On This Day: World’s First Successful Oil Well – Drilled in 1859!

News about oil drilling, the price of gasoline, and the petroleum industry in general often dominates today’s headlines. It may surprise some people, however, to learn that the oil drilling industry made big headlines way back in 1859 – when the first commercially successful oil well was drilled. On 27 August 1859, Edwin Laurentine Drake (1819-1880) drilled that well near Titusville, Pennsylvania, beginning the Pennsylvania oil rush of the second half of the 19th century.

Illustration: Edwin L. Drake
Illustration: Edwin L. Drake. Credit: Ohio Department for Natural Resources; Wikimedia Commons.

Many people equate the petroleum industry with gasoline, and assume the industry – along with the automobile industry – were features of the 20th century. However, petroleum was sought in the 19th century as a replacement for whale oil, used in lamps to light people’s homes.

Drake was working for the newly-formed Seneca Oil Company when he made his discovery. He used a steam engine to power his drill, and his great innovation was to line the hole with cast iron pipe and drill through the pipe down below the bedrock. The pipe prevented the deep hole from collapsing in on itself. This became known as the “Drake Well” method, a system essentially still used today. Drake’s drill bit found oil at a depth of 69.5 feet.

Photo: “Edwin L. Drake, to the right, and the Drake Well in the background, in Titusville, Pennsylvania, where the first commercial well was drilled in 1859 to find oil.”
Photo: “Edwin L. Drake, to the right, and the Drake Well in the background, in Titusville, Pennsylvania, where the first commercial well was drilled in 1859 to find oil.” Credit: Library of Congress, Prints and Photographs Division.

Titusville was a sleepy little town of 250 residents when Drake made his discovery, but that all changed very quickly. The town’s population swelled to 10,000, as eight oil refineries were built between 1862 and 1868 and oil industry support businesses mushroomed.

Jonathan Watson, the man lucky enough to own the land where Drake was drilling, became history’s first oil millionaire. There was lots of money to be made in Titusville, and Watson was soon followed by a host of oil millionaires.

Edwin L. Drake, however, was not one of them. Lacking good business sense (including failing to patent his innovative drilling invention, the “Drake Well”), he went broke in 1863 and never recovered financially. In 1872 Pennsylvania took pity on the man who almost single-handedly founded the state’s lucrative oil industry and granted him an annuity of $1,500, which he lived on the remaining eight years of his life.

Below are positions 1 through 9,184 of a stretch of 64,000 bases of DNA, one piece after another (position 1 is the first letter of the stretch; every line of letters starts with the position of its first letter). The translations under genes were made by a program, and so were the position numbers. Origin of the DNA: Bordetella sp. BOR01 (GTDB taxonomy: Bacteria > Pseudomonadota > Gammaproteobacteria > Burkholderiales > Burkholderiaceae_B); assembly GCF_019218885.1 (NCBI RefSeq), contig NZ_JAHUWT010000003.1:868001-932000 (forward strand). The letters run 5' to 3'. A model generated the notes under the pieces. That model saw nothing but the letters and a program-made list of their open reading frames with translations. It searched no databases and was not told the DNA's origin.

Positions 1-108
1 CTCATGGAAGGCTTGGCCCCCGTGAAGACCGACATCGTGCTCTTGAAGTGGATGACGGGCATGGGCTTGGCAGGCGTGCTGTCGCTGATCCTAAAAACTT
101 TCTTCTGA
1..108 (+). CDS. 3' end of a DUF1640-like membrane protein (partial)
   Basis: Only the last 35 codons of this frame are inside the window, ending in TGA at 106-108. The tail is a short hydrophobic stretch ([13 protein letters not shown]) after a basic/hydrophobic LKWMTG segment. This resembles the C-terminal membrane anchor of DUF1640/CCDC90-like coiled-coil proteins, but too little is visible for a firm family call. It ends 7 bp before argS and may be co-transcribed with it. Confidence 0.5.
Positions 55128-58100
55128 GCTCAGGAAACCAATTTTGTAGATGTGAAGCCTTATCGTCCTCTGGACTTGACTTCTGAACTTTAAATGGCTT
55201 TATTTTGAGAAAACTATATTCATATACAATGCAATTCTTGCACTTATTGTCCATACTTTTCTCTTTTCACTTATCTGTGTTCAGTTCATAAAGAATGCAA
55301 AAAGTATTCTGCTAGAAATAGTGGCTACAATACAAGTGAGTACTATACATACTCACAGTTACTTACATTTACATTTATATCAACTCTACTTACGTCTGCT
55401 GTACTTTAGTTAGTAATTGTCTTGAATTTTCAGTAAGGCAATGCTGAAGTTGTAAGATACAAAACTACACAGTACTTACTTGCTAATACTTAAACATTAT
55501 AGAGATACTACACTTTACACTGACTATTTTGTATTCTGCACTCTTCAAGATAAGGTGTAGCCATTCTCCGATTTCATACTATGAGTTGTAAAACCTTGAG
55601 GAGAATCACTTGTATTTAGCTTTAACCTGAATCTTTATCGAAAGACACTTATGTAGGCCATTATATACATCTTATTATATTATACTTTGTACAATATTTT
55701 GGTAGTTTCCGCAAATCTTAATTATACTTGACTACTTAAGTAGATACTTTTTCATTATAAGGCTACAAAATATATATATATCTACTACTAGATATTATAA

The correspondent of the article below, who identifies himself as “Medicus,” was in California when that state’s gold rush began in 1849 – and reports the Pennsylvania oil discovery is causing just as much excitement.

An article about Edwin Drake and his successful oil well, Sandusky Register newspaper article 16 September 1859
Sandusky Register (Sandusky, Ohio), 16 September 1859, page 2

Here is a transcription of this article:

Discovery of a Subterranean Fountain of Oil.

Correspondence of the New York Tribune.

TITUSVILLE, Penn., Sept. 8, 1859.

Perhaps you will recollect that in 1854 there was organized in the city of New York a company, under the name of the Pennsylvania Rock Oil Company, which, for some good reasons, passed into the hands of some New Haven capitalists, and was by them removed to New Haven. In 1858, the directors leased the grounds and springs to Mr. E. L. Drake, well known on the New Haven Railroad. He came out here, and in May last commenced to bore for salt, or to find the source of the salt, which is so common along the banks of Oil Creek. Last week, at the depth of 71 feet, he struck a fissure in the rock through which he was boring, when, to the surprise and joy of everyone, he found he had tapped a vein of water and oil, yielding 400 gallons of pure oil to every 24 hours (one day).

The pump now in use throws only five gallons per minute of water and oil into a large vat, when the oil rises to the top and the water runs out from the bottom. In a few days they will have a pump of three times the capacity of the one now in use, and then from ten to twelve hundred gallons of oil will be the daily yield.

The springs along the stream, I understand, have been mostly taken up or secured by Brewer & Watson, the parties who formerly owned the one now in operation.

The excitement attendant on the discovery of this vast source of oil was fully equal to what I ever saw in California, when a large lump of gold was accidentally turned out.

— Medicus

Note: An online collection of newspapers, such as GenealogyBank’s Historical Newspaper Archives, is not only a great way to learn about the lives of your ancestors – the old newspaper articles also help you understand American history and the times your ancestors lived in, and the news they talked about and read in their local papers.

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